If your property will remain empty for a duration longer than your standard landlord insurance policy will cover you for, then obviously it’s definitely sensible to arrange suitable coverage.
If you don’t have any insurance at all but your property is currently empty, it is recommended that you acquire an empty/unoccupied property insurance policy immediately.
If you’re umming and ahhing on whether you should ‘chance it’ and go without, perhaps it’s worth bearing in mind that an unoccupied property is more likely to be the victim of theft and vandalism, intruding squatters (which can be expensive to remove), and they’re also more prone to structural damage e.g. if a pipe bursts they’ll be no one around to limit the damage and manage the repairs. For those reasons, insurance providers tend to consider unoccupied properties as higher risk (compared to occupied properties).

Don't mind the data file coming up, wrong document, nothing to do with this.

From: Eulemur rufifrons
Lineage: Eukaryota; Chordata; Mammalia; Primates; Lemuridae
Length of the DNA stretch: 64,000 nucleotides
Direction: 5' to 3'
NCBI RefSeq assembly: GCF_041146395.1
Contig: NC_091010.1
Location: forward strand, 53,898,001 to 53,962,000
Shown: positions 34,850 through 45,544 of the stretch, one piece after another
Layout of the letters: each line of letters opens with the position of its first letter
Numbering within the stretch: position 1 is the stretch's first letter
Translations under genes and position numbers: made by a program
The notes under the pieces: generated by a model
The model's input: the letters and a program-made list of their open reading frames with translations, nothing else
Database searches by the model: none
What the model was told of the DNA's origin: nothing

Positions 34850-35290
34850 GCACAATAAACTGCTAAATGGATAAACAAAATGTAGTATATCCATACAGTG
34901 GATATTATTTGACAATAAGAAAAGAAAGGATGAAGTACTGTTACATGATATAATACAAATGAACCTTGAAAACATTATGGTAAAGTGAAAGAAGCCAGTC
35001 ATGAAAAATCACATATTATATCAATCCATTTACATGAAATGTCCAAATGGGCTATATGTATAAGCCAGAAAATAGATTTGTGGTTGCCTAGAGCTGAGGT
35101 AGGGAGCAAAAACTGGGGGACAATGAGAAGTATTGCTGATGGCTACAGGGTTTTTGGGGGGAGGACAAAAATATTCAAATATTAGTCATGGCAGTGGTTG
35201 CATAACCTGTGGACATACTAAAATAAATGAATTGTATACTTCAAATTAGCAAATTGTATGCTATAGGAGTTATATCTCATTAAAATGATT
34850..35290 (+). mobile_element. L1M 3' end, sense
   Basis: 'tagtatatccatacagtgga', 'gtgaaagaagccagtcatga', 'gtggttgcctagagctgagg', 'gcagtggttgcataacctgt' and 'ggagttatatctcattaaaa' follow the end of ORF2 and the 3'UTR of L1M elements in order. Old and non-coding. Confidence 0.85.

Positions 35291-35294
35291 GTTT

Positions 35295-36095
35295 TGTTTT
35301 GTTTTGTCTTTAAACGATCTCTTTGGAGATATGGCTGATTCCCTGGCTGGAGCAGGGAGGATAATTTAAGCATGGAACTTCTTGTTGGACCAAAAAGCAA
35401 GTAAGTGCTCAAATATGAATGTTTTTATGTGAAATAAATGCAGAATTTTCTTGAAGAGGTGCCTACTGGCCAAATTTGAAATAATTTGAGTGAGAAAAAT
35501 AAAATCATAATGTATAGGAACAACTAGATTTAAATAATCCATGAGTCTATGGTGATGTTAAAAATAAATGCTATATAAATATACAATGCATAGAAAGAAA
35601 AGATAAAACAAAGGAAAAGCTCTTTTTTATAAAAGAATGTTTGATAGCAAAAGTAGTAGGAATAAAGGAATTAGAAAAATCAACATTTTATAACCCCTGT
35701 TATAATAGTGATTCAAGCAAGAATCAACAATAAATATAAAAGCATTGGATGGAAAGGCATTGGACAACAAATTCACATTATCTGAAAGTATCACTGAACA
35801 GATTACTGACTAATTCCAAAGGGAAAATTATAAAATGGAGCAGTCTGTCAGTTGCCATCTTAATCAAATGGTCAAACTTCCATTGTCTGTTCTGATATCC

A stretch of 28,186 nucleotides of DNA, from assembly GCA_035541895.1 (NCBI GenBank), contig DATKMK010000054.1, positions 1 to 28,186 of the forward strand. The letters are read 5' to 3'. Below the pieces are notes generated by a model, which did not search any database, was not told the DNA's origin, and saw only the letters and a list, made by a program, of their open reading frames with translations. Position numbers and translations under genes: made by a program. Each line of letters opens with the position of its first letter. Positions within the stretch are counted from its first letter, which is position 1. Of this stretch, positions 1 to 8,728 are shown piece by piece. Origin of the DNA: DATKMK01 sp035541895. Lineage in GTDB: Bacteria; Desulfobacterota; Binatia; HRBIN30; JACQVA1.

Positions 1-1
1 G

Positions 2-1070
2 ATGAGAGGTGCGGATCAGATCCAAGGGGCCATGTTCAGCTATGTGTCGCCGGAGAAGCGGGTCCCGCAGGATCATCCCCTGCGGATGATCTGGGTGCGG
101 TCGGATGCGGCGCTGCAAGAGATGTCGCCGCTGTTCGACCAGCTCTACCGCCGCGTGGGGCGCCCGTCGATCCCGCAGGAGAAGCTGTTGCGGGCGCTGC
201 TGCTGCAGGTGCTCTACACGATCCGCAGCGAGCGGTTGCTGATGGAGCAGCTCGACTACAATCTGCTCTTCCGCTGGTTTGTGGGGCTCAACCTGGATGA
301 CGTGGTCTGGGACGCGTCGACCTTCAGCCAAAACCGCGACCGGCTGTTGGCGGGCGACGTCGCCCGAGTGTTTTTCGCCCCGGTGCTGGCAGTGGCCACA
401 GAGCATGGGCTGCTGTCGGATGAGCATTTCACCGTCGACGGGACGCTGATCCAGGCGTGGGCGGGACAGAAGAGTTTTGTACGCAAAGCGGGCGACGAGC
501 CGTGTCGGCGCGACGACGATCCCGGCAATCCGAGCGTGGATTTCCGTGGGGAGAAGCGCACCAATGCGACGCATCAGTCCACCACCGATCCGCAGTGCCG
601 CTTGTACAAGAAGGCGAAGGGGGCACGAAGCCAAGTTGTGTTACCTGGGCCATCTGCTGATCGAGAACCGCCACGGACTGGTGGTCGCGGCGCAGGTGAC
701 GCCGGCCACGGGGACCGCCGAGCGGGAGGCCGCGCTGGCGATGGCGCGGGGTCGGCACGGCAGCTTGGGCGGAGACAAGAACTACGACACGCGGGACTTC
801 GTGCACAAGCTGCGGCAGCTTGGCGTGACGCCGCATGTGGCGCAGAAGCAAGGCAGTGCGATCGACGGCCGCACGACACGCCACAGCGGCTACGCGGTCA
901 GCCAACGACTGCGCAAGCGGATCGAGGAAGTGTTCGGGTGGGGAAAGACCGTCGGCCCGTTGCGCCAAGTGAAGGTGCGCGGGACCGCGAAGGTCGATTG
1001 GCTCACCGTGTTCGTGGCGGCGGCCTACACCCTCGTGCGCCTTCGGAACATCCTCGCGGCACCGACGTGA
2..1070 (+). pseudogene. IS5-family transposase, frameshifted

Do I need to tell my insurance company that my rental property will be empty?
Just to prepare you, the general guidance throughout this blog will be to “check your policy” It’s the best way to determine what you should or shouldn’t do (other than contacting your insurance provider directly).
If your property is going to be empty for longer than your policy will cover you for, then definitely notify your insurer. If they don’t require you to purchase any additional coverage, you should request written confirmation. If they require you to purchase additional coverage, then you’re most likely to get written confirmation of the extension, but either way, it’s important to ensure you receive written confirmation.